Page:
Suspected ragwort poisoning kills two mares: Owners handed lifetime ban

  • A mother and son have received a lifetime ban from keeping equines after two horses they owned died of suspected ragwort poisoning.

    Katrina and Liam Till of Deykin Road, Lichfield appeared before Stafford Magistrates for sentencing on Thursday (3 December).

    Both had both been found guilty of offences relating to Animal Welfare Act, on 24 November, which included failure to explore and address the horses’ poor body condition, failure to provide adequate diet, failure to provide sufficient worm and lice control, and failure to provide adequate foot care.

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    Redwings Horse Sanctuary assisted the RSPCA with the rescue of the horses on two separate occasions. On 3 October 2014 a two-year-old 13hh piebald cob called Bella (pictured, top) was removed from a field in Staffordshire. On 19 December 2014 a 20-year-old 14hh palomino cob cross called Holly was seized.

    Both mares were seized on veterinary grounds having been discovered in very poor condition. Bella was body condition score 1 and Holly 0.5. Both had foals at foot.

    Holly & Bella98884a390dd0738b_orgLiam Till was disqualified from keeping equines for life and received a suspended prison sentence, community order for 18 months and £750 costs.

    Katrina Till was also disqualified from keeping equines for life and received a community order for 18 months, plus £750 costs. Both received a confiscation order regarding the two foals.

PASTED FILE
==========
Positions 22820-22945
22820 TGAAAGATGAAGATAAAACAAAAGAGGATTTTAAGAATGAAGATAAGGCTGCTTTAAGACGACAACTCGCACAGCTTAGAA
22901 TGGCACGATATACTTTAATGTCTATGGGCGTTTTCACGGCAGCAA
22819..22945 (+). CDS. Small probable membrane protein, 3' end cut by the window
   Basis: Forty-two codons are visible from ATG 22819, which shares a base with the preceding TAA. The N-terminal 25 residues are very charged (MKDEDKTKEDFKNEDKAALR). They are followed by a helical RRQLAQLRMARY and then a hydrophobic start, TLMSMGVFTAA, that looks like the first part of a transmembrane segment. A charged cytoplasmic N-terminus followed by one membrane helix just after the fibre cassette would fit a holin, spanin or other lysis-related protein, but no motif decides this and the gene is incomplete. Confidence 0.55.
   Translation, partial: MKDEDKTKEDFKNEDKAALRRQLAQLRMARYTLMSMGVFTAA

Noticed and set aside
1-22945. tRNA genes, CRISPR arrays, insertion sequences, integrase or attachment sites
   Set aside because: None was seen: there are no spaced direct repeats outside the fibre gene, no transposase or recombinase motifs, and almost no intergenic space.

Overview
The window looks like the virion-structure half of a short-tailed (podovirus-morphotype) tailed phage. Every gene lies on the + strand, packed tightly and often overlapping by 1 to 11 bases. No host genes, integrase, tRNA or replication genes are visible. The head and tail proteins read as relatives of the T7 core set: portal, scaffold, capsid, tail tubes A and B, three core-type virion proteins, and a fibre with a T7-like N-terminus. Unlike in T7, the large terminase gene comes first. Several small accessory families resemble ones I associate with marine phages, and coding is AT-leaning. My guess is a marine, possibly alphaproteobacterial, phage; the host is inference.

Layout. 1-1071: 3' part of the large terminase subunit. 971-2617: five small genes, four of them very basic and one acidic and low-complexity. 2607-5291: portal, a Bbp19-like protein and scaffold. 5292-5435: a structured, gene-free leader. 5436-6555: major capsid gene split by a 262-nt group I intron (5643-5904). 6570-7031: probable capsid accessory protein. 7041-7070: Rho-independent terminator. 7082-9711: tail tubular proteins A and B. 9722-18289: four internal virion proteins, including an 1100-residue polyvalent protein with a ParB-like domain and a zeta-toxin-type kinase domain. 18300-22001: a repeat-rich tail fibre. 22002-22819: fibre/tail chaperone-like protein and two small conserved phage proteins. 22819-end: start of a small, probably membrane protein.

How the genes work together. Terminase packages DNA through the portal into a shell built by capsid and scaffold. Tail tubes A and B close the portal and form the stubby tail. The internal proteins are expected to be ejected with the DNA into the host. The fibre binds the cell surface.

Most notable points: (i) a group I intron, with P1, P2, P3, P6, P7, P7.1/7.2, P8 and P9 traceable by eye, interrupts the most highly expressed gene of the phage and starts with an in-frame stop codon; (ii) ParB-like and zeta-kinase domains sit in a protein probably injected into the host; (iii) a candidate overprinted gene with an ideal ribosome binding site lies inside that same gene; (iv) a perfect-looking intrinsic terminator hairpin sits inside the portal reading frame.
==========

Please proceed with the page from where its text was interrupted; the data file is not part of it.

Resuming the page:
Bella initially showed signs of improvement while in the care of the Redwings Oxhill team being bright and alert, eating well. However, within three months of her rescue she began to lose her appetite and struggled to maintain her weight.

    Bella and her foal were then moved to the Sanctuary’s veterinary hospital for a liver biopsy and blood tests, which confirmed serious liver disease.

    Bella’s liver was so damaged that she was put down in February 2015. Bella left behind her foal “Arabella”, who was named by the Redwings team in memory of her mother.

    Arabella, pictured, following her recovery

    Arabella, pictured, following her recovery

    Holly initially arrived at Redwings Oxhill as a severely underweight and unhandled mare, displaying wild, frightened behaviours. Holly and her foal were taken to Redwings’ quarantine centre in Norfolk.

    As well as being incredibly malnourished, Holly was suffering from worms, lice and a lack of dental care.

    However, similarly to Bella, Holly was also found to have liver disease. She was put down in March.

    “When I found Bella and her foal they were in such a bad way,” said RSPCA inspector Kate Levesley.

    “Bella was emaciated and was unable to provide any milk for little Arabella. It was a relief when police removed them and placed them into the care of Redwings. Then, it was shocking to find Holly and her foal Savannah in an equally bad way just two months later, and so thankfully again, police were able to remove them and place them at Redwings. This ban means that these two people will not be able to neglect horses again.”

    Redwings’ Nicolas de Brauwere said the charity was pleased to hear the outcome.

    “But as with so many welfare cases we see, this should not have happened to these mares in the first place,” he added.

    “We believe their liver disease was as a result of ragwort poisoning; as they were not provided with suitable grazing or an adequate diet, it is most likely they would have consumed ragwort in their field.

    “Holly’s foal Savannah (pictured, below) initially displayed similar symptoms of liver compromise as shown by her mother and Bella, but as this has been caught early we’re very hopeful for her future.


    “It’s very upsetting that in both cases Bella and Holly responded well in the early days after their rescue — having been given the basic care and nourishment they were so desperately lacking from their owners — but then went downhill so rapidly. Their case is extremely upsetting, but we take some comfort in that justice has been served for the mares – and for their foals.”

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